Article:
African Sri Lankans, mainly the Sri Lanka Kaffirs, are a very small Ethnic group in Sri Lanka who are descendants of African mercenaries, musicians, and labourers taken to what is now Sri Lanka by Portuguese colonists during the period of Portuguese colonial rule on the island. There are currently around 1000 African Sri Lankans.
Religion: Sri Lanka Kaffirs originally adhered to traditional faiths. However, they now practice religions from Catholicism to Buddhism.
Culture: Sri Lanka’s Kaffir culture is a direct link back to their distant past in the African Great Lakes, which is rapidly disappearing.
Language : They spoke a distinctive creole based on Portuguese. The extinct language was known as ‘Sri Lankan Kaffir language”. It differs from Sri Lankan Portuguese creole. The Sri Lankan Kaffirs community is known in English as Kaffirs, in Sinhalese as Kapiri, and in Tamil
They Live in
The Kaffirs of Sri Lanka are mainly concentrated in a few places like Sirambiadi in Putthalama (Puttalam), Pallai Utthu in Thirikunamalaya (Trincomalee), Kalpitiya, Madakalapuwa (Batticoloa), Meegamuwa (Negambo).
While only a few numbers can be found domiciled in places like Yapanaya (Jaffna), Kolamba (Colombo), Anuradhapura, Badulla, etc. Among these only Sirambaadi in Putthalama (Puttalam), Pallai Utthu in Thrikunamale, and Kalpitiya can be considered as special since considerable groups of Kaffirs with claims for a common history, similar experiences, and intergroup relationships do reside in those areas.
The kaffirs populations under gender basis for the respective years 1873, 1892 and 1901 is as follows
The Map showing the geographical zones where the Sri Lankan Kaffirs reside
They had come all the way from the village of Sirambiady in Puttalam to perform their traditional dance the “kaffiringa” and songs in Portuguese Creole – a mix of Portuguese and Swahili.
The troupe comprising around 20 Kaffir men, women, and children, three of them disabled, were led by their Chief, Peter Louis. Two drums (dolak), a tambourine, two sets of metal spoons, a pair of coconut shells placed on a wooden box, and an empty bottle with two coins completed their ensemble.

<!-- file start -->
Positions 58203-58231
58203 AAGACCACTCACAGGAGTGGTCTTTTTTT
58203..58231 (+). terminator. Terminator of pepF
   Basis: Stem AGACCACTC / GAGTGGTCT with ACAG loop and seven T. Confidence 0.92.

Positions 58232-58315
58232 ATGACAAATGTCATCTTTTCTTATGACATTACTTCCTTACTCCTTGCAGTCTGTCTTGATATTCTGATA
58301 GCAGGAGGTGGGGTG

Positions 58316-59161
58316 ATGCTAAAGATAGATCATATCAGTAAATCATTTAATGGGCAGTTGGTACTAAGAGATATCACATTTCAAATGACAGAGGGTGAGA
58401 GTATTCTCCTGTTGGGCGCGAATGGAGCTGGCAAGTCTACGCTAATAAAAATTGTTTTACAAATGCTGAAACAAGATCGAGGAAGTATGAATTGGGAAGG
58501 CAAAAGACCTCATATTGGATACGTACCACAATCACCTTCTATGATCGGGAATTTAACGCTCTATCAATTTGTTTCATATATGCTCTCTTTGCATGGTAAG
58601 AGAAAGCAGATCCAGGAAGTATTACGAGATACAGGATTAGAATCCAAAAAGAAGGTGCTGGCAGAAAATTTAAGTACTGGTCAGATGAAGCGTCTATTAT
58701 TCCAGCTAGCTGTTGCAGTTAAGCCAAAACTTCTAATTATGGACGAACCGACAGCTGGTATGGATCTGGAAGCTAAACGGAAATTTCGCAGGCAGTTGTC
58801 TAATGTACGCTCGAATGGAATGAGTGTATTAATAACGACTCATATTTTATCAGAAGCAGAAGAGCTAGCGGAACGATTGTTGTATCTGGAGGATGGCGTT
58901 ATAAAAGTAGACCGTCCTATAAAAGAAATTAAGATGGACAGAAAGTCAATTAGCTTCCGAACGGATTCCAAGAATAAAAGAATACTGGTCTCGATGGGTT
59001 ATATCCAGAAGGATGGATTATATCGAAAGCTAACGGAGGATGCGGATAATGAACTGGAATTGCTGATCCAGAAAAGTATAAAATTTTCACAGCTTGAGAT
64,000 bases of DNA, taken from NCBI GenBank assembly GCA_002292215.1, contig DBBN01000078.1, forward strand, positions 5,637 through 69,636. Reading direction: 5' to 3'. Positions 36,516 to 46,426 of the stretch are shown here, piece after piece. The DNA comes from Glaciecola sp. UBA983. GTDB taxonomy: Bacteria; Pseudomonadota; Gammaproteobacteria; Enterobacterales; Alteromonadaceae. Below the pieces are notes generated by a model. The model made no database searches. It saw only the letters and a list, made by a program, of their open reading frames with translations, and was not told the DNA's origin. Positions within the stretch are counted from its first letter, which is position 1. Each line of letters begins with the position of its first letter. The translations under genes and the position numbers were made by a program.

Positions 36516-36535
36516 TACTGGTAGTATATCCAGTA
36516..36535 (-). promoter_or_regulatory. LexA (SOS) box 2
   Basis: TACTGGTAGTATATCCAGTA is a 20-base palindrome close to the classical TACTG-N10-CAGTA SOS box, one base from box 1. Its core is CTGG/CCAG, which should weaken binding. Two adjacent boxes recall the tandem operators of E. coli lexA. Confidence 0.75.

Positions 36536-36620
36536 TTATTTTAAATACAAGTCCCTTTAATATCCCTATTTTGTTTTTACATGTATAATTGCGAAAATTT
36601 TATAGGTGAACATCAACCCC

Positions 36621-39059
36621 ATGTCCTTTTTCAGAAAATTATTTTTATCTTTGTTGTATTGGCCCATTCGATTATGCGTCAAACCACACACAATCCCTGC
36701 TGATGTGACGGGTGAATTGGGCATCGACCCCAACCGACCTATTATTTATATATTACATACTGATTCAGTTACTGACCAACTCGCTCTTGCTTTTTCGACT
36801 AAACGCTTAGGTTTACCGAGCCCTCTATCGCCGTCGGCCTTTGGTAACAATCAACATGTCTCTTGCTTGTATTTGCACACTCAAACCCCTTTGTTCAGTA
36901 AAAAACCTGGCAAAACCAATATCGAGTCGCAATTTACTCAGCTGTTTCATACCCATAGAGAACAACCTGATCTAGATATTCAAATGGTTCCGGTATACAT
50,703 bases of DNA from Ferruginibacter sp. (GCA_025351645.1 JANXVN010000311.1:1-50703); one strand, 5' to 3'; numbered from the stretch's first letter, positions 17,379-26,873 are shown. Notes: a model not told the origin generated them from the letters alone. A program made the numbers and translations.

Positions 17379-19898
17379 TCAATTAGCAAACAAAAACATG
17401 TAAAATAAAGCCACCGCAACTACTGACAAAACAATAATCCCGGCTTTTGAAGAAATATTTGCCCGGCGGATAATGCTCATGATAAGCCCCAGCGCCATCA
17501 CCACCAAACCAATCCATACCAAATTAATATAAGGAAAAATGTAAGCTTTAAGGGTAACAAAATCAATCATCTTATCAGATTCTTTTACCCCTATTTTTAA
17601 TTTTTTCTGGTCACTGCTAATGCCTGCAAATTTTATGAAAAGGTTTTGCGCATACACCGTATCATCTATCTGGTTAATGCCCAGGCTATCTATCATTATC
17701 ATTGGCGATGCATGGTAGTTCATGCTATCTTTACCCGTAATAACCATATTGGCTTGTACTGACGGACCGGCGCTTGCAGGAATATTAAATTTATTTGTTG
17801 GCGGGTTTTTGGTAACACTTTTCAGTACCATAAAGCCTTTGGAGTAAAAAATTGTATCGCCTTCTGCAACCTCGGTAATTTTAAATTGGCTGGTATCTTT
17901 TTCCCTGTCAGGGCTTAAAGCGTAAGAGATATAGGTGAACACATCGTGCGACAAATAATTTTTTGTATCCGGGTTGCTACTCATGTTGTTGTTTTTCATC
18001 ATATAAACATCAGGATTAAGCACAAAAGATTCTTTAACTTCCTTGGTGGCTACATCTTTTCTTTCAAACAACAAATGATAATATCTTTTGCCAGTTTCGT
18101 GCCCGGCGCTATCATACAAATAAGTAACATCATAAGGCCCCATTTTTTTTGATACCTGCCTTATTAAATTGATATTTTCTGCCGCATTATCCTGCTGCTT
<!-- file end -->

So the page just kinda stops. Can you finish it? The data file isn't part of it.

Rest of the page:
The Kaffirs of both genders, males and females are generally strong and comparatively tall and of well built physique. The majority of the community has mostly thick and curly hair in addition to possessing thick lips. As for the colour of the skin still, the majority seem to be retaining their original early African character of dark colour skin.
However owing to the long association with the other ethnic groups especially the intermixture with the Sinhalese, there is a tendency of fading away the traditional inheritance of body characteristics as well as the skin-colour and hence it is a common sight to see much fair skinned children among them at present.
Dress and Ornaments
From the beginning of the period Kaffirs came here, their dress fashion had been more or less influenced by the traditional Portuguese and Dutch fashions. Especially the most popular female dress form was the Kimona, which resembles the traditional Portuguese dress by that name.
In Sirambi Adi it is not uncommon to see especially elderly ladies, under the influence of native ladies wearing the jacket and clothe (Redda and Hettaya) in their normal life.
Although the dress of the males at present does not display any significant difference from the general dress of the males of the other ethnic groups on the island there appears a preference among the males of the Kaffirs for dark colours in their dress.
The contribution of the Kaffir community toward colorfulness or diversity is immense. Although numerically they are a small group the share of cultural contribution is widespread within a broad spectrum from the historic warfare techniques to fields of music and singing.
For example, it was the Kaffir soldiers who introduced the war weapon of Assagi into our ancient war weaponry collection. This is a weapon very similar to a javelin, with a wooden handle and a sharp point that was meant to be aimed at the enemy from a distance. They were very skilled in using this weapon at war.
Neither can we consider the contribution from the Kaffir community in the field of the construction industry in Sri Lanka as small or insignificant.
Chief among their contributions could be found in association with the construction of fortresses, the movement of the ship’s repairs, and the construction of railway lines. Much evidence can be adduced to prove that their contributions had been mostly harnessed in the construction of what is been considered today a world heritage namely, the Galle Dutch Fortress, and constructions of the colonial period like the Colombo and Jaffna fortresses.